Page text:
My up-cycled workshop stage 1 – The frame

/My up-cycled workshop stage 1 – The frame

My up-cycled workshop stage 1 – The frame

The Frame for my up cycled workshop is made out of pallets and fence posts.

I chose pallets because they are strong, durable and easily found for free. I found mine in industrial sites all over Brighton, Hove & Shoreham. I was also given loads by my local wood recycling centre – and found many on Freegle & Freecycle. In short – pallets are easy to come by, there are probably some sat outside a house or business in your street as we speak! The other great thing about pallets is they have a recess, this is the pocket I used to fill with insulation – it’s like a cavity in a normal building wall.

As well as the pallets I also used six fence posts & offcuts of timber to strengthen the structure.

IMG_2272           IMG_2100

As you can imagine I quickly covered every available floor space in my front and back garden with an array of pallets! The neighbours did wonder what I was on, although thankfully (probably due to their curiosity) they let me carry on!

Now, the thing you have to remember about collecting free pallets is – you are going to get lots of different sizes and types, some will be 120cm by 120cm, some are 100cm x 80cm, some are 100cm x 64cm, then you have different depths too! Basically you’re going to need to collect a lot to make sure you have enough of the right size to use together to make your life easier when constructing your workshop. Don’t worry because you will need lots off cuts from the pallets you’re not using for the frame for strengthening joints and cladding the exterior etc. Plus, if you have neighbours like mine they’ll want to try some up-cycling themselves so they’ll be asking if you have any spare by the time you’re finished!

I decided to use 120cm high for the first layer of the build all the way around – that way when I came to the next layer I didn’t have lots of different heights to cut around – saving yourself time. I used free paving slabs under the pallet floor to raise it off my concrete base so I wouldn’t end up with a damp problem. I saw the paving slabs outside a house that was having their patio updated, I knocked on the door and asked if they were going begging… they were!

The double glazed windows came from a building site’s Portacabin – a bit grubby but just the job for my workshop.

IMG_2274            IMG_2115


I spent a lot of time playing with pallets in the garden, laying them out to get the floor space right – I wanted as much space as possible inside to work, but the size of the workshop had to come within planning guidelines to be seen as a ‘permitted development’ – meaning you don’t need to spend time and money gaining planning permission. Among other criteria your new outhouse needs to be under 2.5 meters in height, at least 1 meter within the boundary of your property, and have no sleeping accommodation – please check the guidelines before you start here;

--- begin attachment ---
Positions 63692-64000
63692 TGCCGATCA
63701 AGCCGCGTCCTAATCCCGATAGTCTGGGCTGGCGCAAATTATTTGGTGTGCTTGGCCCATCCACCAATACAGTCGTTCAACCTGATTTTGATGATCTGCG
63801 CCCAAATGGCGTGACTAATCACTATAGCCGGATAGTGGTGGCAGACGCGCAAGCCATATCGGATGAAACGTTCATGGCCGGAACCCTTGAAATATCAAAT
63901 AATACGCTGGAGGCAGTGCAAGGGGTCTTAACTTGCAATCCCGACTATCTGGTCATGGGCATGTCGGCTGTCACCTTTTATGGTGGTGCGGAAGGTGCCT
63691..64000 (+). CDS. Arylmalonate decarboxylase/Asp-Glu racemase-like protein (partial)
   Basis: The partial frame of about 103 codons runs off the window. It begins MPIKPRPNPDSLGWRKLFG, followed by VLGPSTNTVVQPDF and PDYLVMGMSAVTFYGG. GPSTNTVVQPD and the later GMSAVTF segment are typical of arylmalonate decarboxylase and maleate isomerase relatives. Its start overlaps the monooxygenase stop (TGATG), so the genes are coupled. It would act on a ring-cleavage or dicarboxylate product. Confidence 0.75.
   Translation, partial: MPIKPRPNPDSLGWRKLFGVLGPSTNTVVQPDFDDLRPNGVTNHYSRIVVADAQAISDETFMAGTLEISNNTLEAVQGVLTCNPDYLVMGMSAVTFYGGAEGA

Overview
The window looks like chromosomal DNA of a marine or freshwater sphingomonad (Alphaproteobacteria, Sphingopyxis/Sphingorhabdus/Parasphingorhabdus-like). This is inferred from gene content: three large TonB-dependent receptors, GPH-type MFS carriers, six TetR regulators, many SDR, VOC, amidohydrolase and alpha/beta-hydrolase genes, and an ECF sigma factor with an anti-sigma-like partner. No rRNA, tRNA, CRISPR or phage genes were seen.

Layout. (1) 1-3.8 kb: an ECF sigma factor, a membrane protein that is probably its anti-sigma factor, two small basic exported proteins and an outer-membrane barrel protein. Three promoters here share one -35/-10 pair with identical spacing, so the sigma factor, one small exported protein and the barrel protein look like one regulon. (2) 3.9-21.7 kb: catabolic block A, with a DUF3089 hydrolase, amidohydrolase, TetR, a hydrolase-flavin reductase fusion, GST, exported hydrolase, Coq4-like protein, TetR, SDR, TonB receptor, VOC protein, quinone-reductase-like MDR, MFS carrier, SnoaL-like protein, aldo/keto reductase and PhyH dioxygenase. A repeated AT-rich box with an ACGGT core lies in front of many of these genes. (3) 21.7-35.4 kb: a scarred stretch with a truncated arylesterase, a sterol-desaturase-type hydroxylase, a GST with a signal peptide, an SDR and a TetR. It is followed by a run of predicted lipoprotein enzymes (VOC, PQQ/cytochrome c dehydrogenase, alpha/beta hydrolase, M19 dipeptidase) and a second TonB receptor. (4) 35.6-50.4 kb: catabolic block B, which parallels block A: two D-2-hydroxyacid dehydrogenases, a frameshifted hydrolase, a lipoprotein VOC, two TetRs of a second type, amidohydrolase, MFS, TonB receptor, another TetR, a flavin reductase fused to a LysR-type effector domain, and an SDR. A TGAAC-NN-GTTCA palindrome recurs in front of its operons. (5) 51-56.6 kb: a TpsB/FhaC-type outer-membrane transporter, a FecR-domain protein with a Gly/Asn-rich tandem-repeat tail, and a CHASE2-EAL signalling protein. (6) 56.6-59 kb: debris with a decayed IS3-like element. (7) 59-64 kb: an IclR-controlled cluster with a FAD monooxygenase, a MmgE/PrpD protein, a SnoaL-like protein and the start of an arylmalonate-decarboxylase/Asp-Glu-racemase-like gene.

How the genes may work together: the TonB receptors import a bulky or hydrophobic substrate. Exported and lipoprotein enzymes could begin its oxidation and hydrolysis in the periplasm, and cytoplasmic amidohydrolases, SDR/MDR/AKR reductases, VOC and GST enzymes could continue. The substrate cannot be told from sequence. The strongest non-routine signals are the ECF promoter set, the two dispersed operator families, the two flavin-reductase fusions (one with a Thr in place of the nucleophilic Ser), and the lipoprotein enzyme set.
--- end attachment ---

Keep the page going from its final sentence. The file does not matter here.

floor plan pallets            strapping etc


I used heavy duty metal strapping to link the floor pallets together and 20cm decking screws. Once the floor was put together I started building the first layer of wall pallets onto the floor.

IMG_2370             lower layer


I used coach bolts where possible to go through the thick corners of the pallet and join to the next one, I also used long decking screws & more of that lovely metal strapping! I figured it’s worth spending a bit of cash on the fixings – as I’m getting everything else for free!

On completion of the first layer I added six 10cm x 10cm fence posts – one at either side & either end plus one in the middle at either side. This was to make sure the building didn’t fold in half with a strong gust of wind! With my fence posts in situ I added my joists. I researched the building regulations guide and built my roof to their guidelines. I think research is key when tackling a new project – it’s always better to be safe than sorry, you don’t want anyone getting hurt!

The amount of joists depends upon the thickness of the wood you are using & the span they must cross. You will also need noggins to make sure your joists don’t twist. Make sure you research this properly or get an experts advice. I used 8 6×2 joists centred at 600mm  and then used the same wood to add noggins down the centre. Bear in mind if your using thinner wood you’ll need more joists.

adding top layer            side view top layer

This is when the build really started coming together & I could start seeing the structure. I worked on putting the top layer of pallets up and cutting around the joists that jut out. I also put my double glazed windows in – man that’s a pain to do on your own!

My finished frame looks like this…

IMG_2522            IMG_2470 copy


Come back in a week for the next step of my up-cycled work shop! Happy Salvaging 😀






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